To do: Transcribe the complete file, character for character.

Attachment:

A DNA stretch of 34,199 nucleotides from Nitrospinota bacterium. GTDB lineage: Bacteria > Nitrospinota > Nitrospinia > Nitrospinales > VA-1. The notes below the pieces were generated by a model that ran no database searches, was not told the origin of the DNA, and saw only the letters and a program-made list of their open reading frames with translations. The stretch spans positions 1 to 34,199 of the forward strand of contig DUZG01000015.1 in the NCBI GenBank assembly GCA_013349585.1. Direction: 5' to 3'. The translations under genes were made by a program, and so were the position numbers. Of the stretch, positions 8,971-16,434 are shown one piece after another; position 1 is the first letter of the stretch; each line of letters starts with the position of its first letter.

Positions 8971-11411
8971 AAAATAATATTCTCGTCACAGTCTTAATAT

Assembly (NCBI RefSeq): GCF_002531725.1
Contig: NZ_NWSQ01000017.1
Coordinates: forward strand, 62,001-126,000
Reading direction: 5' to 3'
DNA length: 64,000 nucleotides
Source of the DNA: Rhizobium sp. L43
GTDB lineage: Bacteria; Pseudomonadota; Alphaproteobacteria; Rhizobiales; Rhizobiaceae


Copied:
A DNA stretch of 34,199 nucleotides from Nitrospinota bacterium. GTDB lineage: Bacteria > Nitrospinota > Nitrospinia > Nitrospinales > VA-1. The notes below the pieces were generated by a model that ran no database searches, was not told the origin of the DNA, and saw only the letters and a program-made list of their open reading frames with translations. The stretch spans positions 1 to 34,199 of the forward strand of contig DUZG01000015.1 in the NCBI GenBank assembly GCA_013349585.1. Direction: 5' to 3'. The translations under genes were made by a program, and so were the position numbers. Of the stretch, positions 8,971-16,434 are shown one piece after another; position 1 is the first letter of the stretch; each line of letters starts with the position of its first letter.

Positions 8971-11411
8971 AAAATAATATTCTCGTCACAGTCTTAATAT

Assembly (NCBI RefSeq): GCF_002531725.1
Contig: NZ_NWSQ01000017.1
Coordinates: forward strand, 62,001-126,000
Reading direction: 5' to 3'
DNA length: 64,000 nucleotides
Source of the DNA: Rhizobium sp. L43
GTDB lineage: Bacteria; Pseudomonadota; Alphaproteobacteria; Rhizobiales; Rhizobiaceae